Positive insights on domestic milk promotion: ‘There’s hope. We have work to do.’

By the end of the 3-hour discussion on milk marketing and future viability of U.S. dairy farms, hosted by the American Dairy Coalition on Sept. 30, over 40 people — producers and others from east to west — had flowed into the Monona Room at World Dairy Expo and an estimated 30 people attended online.

By Sherry Bunting, Farmshine, October 8, 2021

MADISON, Wis. – A new and different – essentially vigorous — paradigm in milk marketing and promotion was the focus of an American Dairy Coalition discussion in Madison on Sept. 30th during the 54th World Dairy Expo in Madison, Wisconsin.

Bill Gutrich, senior director of food industry engagement-USA with Elanco Animal Health shared his insights and experience having spent his career in the consumer-packaged goods sector for global brands like Coca Cola, McDonalds and Samsung before coming into animal agriculture three years ago.

“We have a great product and producers do a great job, but we need to increase domestic dairy consumption, specifically,” said Gutrich to an in-person audience of over 50 people (flowing in and out of the Monona Room of the WDE Exhibition Hall). Another 30 people attending virtually online.

The ADC event attracted dairy producer thought leaders from east to west and generated follow up discussion and good questions. ADC CEO Laurie Fischer said the discussion is a starting point and hopes to see allied industries that are committed to animal agriculture join in on the bandwagon to shift the milk message, the animal protein message, in the face of the accelerated barrage of new plant-based and lab-grown lookalikes.

“We need a group such as yourselves to help us move forward,” said Fischer. “We are in this together.”

Using IRI data from DMI, Gutrich sees opportunity in targeting the largest group of most loyal customers — milk-only households — along with the next largest sector of households with both milk and alternatives to remind them why they love milk. ‘Own the why’ instead of getting caught up in the ‘hows’ and ‘whats’ and processes and blends that respond to criticisms from the smallest and least loyal subsets of consumers. 

One statistic Gutrich shared that was quite revealing is that 51% of total sales in the milk section are fluid milk, but only 33% of the retail milk space is devoted to milk. On the other hand, he said, 9% of total sales in the milk section are plant-based non-dairy alternatives, but almost twice the space — 17% of the milk space is devoted to non-dairy alternatives because there are so many varieties.

With so many different brands and variations of non-dairy alternative products coming onto the market and ramping up rapidly, this supply chain effort is essentially crowding out real milk in a manner that is not consistent with true consumer demand.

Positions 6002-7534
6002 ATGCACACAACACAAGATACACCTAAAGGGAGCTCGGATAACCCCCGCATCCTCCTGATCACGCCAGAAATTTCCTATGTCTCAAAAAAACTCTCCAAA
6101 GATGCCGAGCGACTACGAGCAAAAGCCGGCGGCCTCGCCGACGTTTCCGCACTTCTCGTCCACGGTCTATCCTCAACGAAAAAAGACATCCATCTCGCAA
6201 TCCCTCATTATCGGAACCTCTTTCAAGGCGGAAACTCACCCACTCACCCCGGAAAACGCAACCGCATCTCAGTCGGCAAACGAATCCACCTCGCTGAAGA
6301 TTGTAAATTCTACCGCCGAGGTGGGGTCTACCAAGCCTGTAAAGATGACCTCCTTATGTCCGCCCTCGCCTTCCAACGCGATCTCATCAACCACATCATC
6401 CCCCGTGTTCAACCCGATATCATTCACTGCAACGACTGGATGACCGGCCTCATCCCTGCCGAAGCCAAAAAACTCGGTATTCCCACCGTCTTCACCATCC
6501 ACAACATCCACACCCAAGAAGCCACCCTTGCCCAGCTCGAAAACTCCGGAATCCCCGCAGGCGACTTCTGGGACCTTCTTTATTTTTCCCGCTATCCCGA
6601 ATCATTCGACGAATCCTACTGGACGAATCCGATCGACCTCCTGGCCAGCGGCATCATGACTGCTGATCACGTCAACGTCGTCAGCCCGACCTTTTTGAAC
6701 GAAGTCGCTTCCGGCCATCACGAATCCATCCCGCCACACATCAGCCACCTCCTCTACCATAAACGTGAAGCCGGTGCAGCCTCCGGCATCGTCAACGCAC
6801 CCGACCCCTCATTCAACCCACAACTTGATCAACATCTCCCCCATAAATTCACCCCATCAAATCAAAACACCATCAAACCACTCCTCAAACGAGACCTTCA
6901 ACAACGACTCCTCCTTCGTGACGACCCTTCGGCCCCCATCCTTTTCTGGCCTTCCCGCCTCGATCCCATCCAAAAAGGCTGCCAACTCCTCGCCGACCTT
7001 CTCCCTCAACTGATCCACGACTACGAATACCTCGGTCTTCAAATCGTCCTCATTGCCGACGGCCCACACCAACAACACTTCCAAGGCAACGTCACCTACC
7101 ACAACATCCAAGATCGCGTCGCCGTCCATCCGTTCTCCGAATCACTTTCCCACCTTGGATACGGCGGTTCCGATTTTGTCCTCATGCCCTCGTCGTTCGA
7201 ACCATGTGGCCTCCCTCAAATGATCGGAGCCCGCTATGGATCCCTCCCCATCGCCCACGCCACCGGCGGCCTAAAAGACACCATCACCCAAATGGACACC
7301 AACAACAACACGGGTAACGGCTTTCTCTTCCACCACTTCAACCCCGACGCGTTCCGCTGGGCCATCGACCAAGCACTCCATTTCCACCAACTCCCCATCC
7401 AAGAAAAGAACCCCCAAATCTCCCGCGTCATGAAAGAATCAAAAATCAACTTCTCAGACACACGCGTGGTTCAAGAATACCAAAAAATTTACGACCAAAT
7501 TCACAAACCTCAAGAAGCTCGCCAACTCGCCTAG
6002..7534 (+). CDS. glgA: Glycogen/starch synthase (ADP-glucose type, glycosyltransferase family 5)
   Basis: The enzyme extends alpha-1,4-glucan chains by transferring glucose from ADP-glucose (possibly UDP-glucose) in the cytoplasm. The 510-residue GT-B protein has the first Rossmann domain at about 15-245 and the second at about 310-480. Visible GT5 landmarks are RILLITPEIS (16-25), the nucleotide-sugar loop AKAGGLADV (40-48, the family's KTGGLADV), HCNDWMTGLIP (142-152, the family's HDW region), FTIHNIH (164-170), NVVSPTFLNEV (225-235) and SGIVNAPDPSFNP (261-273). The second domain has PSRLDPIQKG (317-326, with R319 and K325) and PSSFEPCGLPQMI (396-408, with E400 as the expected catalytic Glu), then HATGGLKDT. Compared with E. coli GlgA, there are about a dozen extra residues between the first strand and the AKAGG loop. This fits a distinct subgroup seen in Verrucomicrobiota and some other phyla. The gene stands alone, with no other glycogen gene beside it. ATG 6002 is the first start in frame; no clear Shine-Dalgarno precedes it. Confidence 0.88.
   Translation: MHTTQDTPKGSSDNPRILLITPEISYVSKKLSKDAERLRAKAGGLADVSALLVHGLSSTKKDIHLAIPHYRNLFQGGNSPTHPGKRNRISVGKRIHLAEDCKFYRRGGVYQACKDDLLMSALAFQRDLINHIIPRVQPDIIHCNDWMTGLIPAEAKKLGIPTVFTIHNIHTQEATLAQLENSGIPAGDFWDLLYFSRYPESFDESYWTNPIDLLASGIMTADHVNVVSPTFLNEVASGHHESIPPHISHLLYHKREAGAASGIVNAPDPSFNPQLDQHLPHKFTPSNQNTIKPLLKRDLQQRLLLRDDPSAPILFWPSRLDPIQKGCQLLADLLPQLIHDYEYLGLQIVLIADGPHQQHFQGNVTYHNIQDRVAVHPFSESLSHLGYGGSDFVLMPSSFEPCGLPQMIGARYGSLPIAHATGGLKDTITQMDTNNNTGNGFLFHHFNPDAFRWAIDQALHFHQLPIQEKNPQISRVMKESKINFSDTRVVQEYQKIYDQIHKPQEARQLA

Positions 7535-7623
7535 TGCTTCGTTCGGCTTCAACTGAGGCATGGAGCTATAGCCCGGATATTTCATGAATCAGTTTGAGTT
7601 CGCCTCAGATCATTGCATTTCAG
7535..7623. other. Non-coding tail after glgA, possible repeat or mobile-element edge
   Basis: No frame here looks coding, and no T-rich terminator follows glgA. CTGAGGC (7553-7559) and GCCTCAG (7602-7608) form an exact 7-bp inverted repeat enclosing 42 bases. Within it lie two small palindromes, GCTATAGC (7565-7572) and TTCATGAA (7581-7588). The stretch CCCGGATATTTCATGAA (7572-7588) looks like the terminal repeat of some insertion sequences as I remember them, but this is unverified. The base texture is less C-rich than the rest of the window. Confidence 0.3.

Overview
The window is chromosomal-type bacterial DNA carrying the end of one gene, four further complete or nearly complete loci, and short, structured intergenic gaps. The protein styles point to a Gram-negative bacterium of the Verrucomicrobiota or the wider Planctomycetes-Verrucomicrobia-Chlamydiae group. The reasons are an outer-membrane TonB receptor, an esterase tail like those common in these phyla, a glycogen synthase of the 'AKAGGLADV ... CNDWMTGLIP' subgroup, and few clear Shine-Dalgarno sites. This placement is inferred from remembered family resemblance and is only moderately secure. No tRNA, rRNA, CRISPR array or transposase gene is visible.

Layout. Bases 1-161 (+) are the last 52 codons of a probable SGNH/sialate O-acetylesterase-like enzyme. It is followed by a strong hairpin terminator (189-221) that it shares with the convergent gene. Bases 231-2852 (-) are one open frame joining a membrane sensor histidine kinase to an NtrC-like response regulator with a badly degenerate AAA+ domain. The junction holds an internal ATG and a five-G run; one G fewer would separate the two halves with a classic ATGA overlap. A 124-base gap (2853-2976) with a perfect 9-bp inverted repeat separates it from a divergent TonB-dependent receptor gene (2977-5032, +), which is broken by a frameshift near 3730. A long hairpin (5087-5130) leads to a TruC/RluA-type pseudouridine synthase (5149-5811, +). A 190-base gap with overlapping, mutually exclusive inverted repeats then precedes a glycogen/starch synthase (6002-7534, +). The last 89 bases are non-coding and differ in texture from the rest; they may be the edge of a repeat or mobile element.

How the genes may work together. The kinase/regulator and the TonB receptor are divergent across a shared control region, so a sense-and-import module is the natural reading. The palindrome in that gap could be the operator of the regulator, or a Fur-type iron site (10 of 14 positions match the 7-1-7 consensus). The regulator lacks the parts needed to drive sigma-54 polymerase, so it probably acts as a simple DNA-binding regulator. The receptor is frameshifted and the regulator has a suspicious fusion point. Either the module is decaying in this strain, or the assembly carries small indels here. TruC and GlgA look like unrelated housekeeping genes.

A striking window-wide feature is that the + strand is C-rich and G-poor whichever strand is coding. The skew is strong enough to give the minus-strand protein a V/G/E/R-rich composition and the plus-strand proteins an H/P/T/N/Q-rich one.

Likewise, the anti-animal activists are small in number but loud in advocacy. In effect, the gap between perception and reality on messaging as well as shelf-space vs. sales is that smaller sales, smaller numbers flood milk’s space and take positive attention away from milk, but this is not necessarily by consumer choice.

If Gutrich had a magic wand, he’d likely look to make milk competitive in the total beverage market, to reframe the competition and look at milk’s share of all drinks instead of share of the milk aisle. For example, consumers love cold whole milk, so if the message puts that first, then already it is connecting with the most loyal sets of consumers and connecting to their ‘why’ to build growth from that solid point.

When innovation focuses mostly on sustainability, then fewer resources are devoted to getting the message right in connecting with what consumers want.

Bill Gutrich, senior director of food industry engagement for Elanco Animal Health had a positive and hopeful message about focusing on domestic consumption and shifting the milk message to “inspire consumer loyalty to animal protein.”

Gutrich’s insights and discussion are consistent with his role with Elanco engaging the food industry and connecting the food chain. He talks to companies and purveyors, and from those conversations, it’s clear, he said, the people attacking animal agriculture are from the outside, pushing in. They don’t want animal ag to exist, but these are not the people we need to connect with to build loyalty to animal protein.

As the son of a police officer, Gutrich said his personal mission is to elevate the level of respect people have for farmers, much like the efforts elevating respect for our country’s veterans and law enforcement.

He said it comes down to “inspiring consumer loyalty to animal protein.”

Having worked around talented marketers outside of animal agriculture, Gutrich said he has come into the animal protein sector seeing “how we market our beautiful, incredible products to consumers.

“Every dollar starts in the hand of a consumer over the counter,” he said, describing how good marketing starts with the ‘why’, not the ‘what’ and the ‘how.’

“What are the emotional needs you need to connect with?” he wondered aloud. “They will buy the why.”